Written by Sean Ryan
Art by Cory Smith and Andres Mossa
Lettering by Albert Deschesne
Published by Marvel Comics
‘Rama Rating: 3 out of 10
There’s a sort of bitter irony about Nova #11, a book that has Sam Alexander question whether or not to continue with his career as a superhero, even as Marvel is shuttering his solo series this week. But unfortunately, this finale winds up ending with a whimper rather than a bang, as writer Sean Ryan delivers a combination of naval-gazing, wheel-spinning and hollow sentiment that saps the life out of Cory Smith and Andres Mossa’s ambitious art.
From the beginning, Ryan’s script has some issues getting off the ground, as Sam spends literally the first four pages of the book asking variations of the same question, as he comes face-to-face with the Xandarian Worldmind, whose true identity is both a cheap giveaway and yet also woodenly telegraphed for the readers who likely didn’t have a strong desire to know this information in the first place. Yet as Sam and the Worldmind share a heart-to-heart (at least after the “Where am I” and “Who are you” questions subside), the setting feels about as formless as the story - Sam has no definitive motivation or characterization, bouncing between asking about his father Jesse’s whereabouts to asking about how his helmet works to worrying about his mother, his friends, and his superheroic career. While it must be bittersweet to have to close down shop on a character that once seemed like Marvel’s most promising new find, Ryan essentially short-changes Nova by wrapping up his run with all questions and almost no answers.
Unfortunately, though, the few answers that we do get feel insubstantial and unsatisfying, making this send-off feel even more forgettable. The question of Sam’s friends guessing his secret identity is less wrapped up and more just surrendered with a shrug, while Sam’s dynamic with his mother gets a paper-thin conclusion (complete with an item that feels like something the Fantastic Four or even the Guardians of the Galaxy could whip up in their sleep). The pacing shows that Ryan wants these moments to feel momentous, but the problem is he hasn’t earned any of it - Sam Alexander is still largely a blank slate of a character, and we never really feel invested in him or feel his anxieties over his mother’s approval or the fact that his father is missing in action. The tension doesn’t so much plateau as much as it never appears in the first place - this is a languid landing that doesn’t have any worthwhile stakes to actually return to.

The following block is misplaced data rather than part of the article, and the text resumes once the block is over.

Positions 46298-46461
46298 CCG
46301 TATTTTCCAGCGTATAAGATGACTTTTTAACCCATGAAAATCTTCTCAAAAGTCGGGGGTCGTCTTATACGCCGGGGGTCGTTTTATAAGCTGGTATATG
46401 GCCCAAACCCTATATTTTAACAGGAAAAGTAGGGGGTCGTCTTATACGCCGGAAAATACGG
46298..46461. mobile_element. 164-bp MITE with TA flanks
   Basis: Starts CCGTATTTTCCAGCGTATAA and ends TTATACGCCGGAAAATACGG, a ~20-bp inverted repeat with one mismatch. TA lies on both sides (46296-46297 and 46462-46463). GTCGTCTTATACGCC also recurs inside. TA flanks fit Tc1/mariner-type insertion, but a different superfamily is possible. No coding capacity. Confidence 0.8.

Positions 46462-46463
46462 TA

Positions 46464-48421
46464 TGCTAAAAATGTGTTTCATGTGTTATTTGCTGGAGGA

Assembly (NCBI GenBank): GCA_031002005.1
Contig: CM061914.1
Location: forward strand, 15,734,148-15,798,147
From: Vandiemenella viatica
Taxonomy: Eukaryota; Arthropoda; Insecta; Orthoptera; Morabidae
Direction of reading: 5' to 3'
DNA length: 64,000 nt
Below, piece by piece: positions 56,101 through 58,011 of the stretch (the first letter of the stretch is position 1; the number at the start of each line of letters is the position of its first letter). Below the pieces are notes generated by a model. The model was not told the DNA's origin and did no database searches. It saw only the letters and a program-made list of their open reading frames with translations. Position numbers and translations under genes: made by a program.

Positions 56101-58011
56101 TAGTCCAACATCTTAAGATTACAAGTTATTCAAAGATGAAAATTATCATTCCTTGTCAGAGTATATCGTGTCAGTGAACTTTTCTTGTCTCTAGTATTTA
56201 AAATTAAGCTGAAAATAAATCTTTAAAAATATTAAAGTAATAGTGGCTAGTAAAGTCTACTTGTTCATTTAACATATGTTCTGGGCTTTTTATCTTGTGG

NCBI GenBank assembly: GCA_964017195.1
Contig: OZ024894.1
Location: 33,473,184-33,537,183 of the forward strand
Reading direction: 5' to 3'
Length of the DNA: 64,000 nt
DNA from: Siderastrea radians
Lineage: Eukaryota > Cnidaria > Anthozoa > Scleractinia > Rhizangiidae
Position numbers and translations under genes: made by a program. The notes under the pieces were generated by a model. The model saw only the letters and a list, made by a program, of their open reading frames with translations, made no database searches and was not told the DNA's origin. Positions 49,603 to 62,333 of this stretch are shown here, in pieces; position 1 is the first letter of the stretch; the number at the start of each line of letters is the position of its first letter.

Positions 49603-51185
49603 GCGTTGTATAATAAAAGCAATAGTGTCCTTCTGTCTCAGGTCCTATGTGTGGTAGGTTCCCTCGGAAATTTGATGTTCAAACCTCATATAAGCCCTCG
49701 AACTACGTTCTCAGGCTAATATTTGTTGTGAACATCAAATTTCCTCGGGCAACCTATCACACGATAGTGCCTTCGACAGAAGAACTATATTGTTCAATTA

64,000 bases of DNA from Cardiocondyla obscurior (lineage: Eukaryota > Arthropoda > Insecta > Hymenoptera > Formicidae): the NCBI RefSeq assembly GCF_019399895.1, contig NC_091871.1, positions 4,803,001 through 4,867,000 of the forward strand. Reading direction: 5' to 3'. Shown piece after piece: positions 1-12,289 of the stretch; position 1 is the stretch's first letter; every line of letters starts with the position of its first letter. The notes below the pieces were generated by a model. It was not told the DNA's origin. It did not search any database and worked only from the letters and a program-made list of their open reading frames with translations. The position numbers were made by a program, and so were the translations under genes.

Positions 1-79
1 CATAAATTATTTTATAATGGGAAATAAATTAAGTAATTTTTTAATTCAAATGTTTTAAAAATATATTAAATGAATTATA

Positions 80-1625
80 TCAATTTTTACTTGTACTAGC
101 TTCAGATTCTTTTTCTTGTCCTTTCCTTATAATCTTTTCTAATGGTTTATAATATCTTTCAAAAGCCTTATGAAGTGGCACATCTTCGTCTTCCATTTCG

Which is a shame, because the art from Cory Smith and colorist Andres Mossa looks about as ambitious as it ever has. While the scenes with the Worldmind feel pretty loose in terms of their structure and direction, Smith winds up using this to his advantage, as the Worldmind’s realm looks almost like a psychedelic space-age church, with shifting panels and beautifully rendered stained glass windows that break across the entire page. Mossa imbues these scenes with a fiery palette that gives this book the energy it needs to get from beginning to end, but eventually the setting does become a bit repetitive thanks to the talky script. The visuals do experience a bit of whiplash once the setting goes back to Earth, but I can’t fault Smith for trying to play up Ryan’s beats as best as he can - there’s a nice spark of reliability watching Sam with his friends, and watching him hug his mother might be the best-looking moment of the book.
But at the end of the day, it’s unclear who Nova #11 is trying to target with this story. It’s too insular and slow-moving to draw in any latecomers. It’s too shallow and unquestioning for long-time fans. It hardly even feels like a bookend for an entire run - it feels less like a triumphant last hurrah with Sam Alexander, and more of just sedately washing hands of the character. I’m sure that we’ll see a more dynamic and effective use of Sam Alexander in the upcoming Champions series, but it's a shame that he couldn't be treated with the same enthusiasm and skill in his own book.